A couple of my previous blog posts related to the topic of adopting a dominant language, mostly English, in multinational corporations. Even though using a lingua franca is generally considered to improve communication, simplify information flows and increase collaboration across culturally different units of the company, some possible roadblocks need to be mentioned too.
Specifically, a very recent research on the topic by Hinds, Neeley and Cramton (2013) revealed that adopting a dominant language in organization can result in increased ‘us versus them’ feelings, a global team splitting into subgroups, and finally hostility between these differentiated groups.
The ‘us versus them’ dynamics
The phenomenon of ‘us versus them’ led me to think more generally about social dynamics. Indeed, the well-established social identity theory in social psychology posits that (a) part of each person’s identity relates to his or her group memberships, (b) adopting a social identity automatically links to in-group/out-group categorizations, and (c) people have a general motive to develop a positive social identity either by enhancing the status of one’s in-group and/or degrading the out-group. This results inI nter-group comparisons, possible rivalry and competition, and conflicts. Already in 1961 social psychologist Muzafer Sharif demonstrated in his classical study called ‘Robbers Cave Experiment’ how quickly and naturally a sense of ‘us versus them’ emerges.
Language, power and inter-group conflicts
In the Hinds et al. (2013) study the researchers viewed language as a motive for subgrouping, linked it to perceived division of power, and hence explained rivalry between subgroups as struggles for power. The study results suggest that differences in dominant language fluency, the geographical location of employees, and nationality can all be used as a basis for subgroup categorization. However, this categorization is activated only within those global teams that suffer from power contests. Moreover, it can be seen as a reciprocal process, where power contests enhance perceived ‘us vs. them’ feelings, while such categorization further motivates engaging in power contests.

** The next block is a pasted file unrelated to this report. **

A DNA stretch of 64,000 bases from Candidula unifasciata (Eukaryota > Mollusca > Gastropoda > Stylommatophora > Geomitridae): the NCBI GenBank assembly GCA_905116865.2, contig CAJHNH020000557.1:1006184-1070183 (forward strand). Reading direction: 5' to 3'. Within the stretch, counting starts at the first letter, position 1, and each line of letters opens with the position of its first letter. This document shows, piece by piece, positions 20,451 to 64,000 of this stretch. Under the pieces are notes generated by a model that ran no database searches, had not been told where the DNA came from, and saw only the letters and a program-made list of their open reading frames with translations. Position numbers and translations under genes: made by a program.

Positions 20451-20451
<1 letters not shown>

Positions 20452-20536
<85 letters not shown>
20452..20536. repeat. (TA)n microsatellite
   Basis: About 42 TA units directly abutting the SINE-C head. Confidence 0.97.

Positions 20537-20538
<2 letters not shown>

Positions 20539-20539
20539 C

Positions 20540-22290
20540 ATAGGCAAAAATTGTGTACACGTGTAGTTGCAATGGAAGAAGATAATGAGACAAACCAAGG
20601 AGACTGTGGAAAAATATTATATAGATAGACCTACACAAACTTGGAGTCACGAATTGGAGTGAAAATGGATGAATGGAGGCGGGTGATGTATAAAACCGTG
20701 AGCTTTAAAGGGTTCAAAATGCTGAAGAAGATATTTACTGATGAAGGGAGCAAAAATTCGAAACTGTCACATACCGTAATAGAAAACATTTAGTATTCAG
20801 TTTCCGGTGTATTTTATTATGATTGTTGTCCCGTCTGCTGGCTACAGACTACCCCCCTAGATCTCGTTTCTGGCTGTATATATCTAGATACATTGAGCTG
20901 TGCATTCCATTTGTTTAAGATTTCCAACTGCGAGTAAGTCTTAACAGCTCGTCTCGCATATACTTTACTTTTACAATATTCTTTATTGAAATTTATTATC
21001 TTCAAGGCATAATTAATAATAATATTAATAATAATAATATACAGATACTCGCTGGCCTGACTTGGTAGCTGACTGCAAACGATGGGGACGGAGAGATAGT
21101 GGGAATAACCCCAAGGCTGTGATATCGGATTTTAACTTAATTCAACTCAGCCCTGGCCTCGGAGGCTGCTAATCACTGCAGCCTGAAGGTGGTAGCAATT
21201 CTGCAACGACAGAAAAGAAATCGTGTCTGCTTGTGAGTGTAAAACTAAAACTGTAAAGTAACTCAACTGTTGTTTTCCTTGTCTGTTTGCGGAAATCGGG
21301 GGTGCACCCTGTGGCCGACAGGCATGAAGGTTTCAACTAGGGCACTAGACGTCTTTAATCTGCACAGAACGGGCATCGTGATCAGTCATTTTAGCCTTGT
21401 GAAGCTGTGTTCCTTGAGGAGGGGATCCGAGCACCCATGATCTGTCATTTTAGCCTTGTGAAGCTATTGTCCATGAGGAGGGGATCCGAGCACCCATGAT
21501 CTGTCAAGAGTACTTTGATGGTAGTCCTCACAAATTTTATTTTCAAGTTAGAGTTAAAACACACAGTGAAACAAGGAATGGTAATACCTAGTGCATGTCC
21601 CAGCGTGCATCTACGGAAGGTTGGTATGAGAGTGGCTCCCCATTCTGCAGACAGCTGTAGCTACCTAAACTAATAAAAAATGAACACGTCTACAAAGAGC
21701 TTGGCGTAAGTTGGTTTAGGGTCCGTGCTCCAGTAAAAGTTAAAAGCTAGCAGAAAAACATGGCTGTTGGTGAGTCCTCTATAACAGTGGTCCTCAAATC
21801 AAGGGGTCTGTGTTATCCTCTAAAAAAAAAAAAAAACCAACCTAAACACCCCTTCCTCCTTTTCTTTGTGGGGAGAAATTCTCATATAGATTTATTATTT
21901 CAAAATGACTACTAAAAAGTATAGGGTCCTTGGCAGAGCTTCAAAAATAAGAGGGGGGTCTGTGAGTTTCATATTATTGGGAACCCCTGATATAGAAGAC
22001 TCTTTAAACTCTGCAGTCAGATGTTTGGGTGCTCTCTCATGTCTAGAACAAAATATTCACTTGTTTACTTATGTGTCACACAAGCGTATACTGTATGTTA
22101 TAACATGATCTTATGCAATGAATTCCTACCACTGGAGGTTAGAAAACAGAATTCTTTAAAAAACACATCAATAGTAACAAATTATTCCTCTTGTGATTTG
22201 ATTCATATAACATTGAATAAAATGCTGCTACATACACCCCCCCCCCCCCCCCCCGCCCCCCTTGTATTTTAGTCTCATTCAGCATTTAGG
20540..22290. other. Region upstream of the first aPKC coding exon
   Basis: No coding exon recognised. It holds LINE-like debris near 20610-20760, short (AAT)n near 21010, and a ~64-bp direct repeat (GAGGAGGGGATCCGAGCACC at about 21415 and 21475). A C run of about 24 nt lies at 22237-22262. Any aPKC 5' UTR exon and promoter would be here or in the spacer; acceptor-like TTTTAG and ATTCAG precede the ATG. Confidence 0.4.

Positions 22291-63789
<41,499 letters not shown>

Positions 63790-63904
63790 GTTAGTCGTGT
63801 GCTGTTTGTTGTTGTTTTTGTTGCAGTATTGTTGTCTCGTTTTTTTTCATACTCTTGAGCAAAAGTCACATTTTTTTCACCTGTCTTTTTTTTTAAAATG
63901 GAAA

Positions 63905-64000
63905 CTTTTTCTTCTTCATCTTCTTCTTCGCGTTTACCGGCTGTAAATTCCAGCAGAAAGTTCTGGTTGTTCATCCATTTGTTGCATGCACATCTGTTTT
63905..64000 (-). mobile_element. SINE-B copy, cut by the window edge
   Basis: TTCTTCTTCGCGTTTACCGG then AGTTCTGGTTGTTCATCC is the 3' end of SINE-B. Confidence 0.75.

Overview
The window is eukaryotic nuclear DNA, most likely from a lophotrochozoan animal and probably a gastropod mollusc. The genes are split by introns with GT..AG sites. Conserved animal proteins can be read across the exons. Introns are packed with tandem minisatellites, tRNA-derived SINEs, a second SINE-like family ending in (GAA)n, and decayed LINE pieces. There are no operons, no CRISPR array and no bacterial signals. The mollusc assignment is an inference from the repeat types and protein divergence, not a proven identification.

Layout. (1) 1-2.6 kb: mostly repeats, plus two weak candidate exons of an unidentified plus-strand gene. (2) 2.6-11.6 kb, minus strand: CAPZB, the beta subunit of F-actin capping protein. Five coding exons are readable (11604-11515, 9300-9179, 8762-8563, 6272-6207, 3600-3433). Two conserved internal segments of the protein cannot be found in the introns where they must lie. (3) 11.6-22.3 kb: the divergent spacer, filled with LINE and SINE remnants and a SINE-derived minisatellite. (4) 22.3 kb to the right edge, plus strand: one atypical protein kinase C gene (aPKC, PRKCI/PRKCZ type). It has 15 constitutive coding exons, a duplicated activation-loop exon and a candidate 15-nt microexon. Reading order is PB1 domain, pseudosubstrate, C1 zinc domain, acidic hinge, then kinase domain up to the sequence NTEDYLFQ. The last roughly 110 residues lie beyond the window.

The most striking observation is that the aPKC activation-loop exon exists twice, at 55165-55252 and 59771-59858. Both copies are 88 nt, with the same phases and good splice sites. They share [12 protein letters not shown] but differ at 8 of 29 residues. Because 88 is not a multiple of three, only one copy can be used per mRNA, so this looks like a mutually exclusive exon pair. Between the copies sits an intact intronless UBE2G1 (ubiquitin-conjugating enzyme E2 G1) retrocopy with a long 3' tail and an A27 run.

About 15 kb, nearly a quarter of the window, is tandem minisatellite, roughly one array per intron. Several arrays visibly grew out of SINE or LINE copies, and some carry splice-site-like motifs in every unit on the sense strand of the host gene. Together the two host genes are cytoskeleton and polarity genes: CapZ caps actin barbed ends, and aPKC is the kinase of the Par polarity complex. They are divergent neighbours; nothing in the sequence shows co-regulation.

As such, coming back to the practice of using a dominant language, it is possible that introducing a single corporate language in organizations can provoke subgrouping and the resulting inter-group conflicts. Most likely, introducing a dominant language will create differences between employees based on their fluency, with dominant language holders having advantages over ‘other language’ holders. Given that language is a very important part in information and knowledge sharing, and the latter two relate to power, it becomes clear why creating asymmetries in language fluency can contribute to inter-group conflicts.
What to do? Some practical implications
Speaking more generally, it is important to acknowledge that multinational organizations will always have employees of different nationalities, countries of origin and native languages, which all may induce categorization into subgroups and ‘us versus them’ mentalities. As such, organizations should be cautious of not further reinforcing these processes. Putting together cross-culturally mixed teams, improving cross-unit and cross-team communication, and creating a common multicultural identity in the organization are some useful suggestions here. Moreover, the aforementioned Robbers Cave Experiment showed that superordinate goals, which require more than one group to achieve the goal, is effectively reducing conflicts and diminishes group differentiation.
As for dominant language practice, it is important to encourage practice of a new language, promote empathy and patience along the process, and communicate clearly the reasons behind introducing this change.
Hinds, P. J., Neeley, T. B., & Cramton, C. D. (forthcoming). Language as a lightning rod: Power contests, emotion regulation, and subgroup dynamics in global teams. Journal of International Business Studies.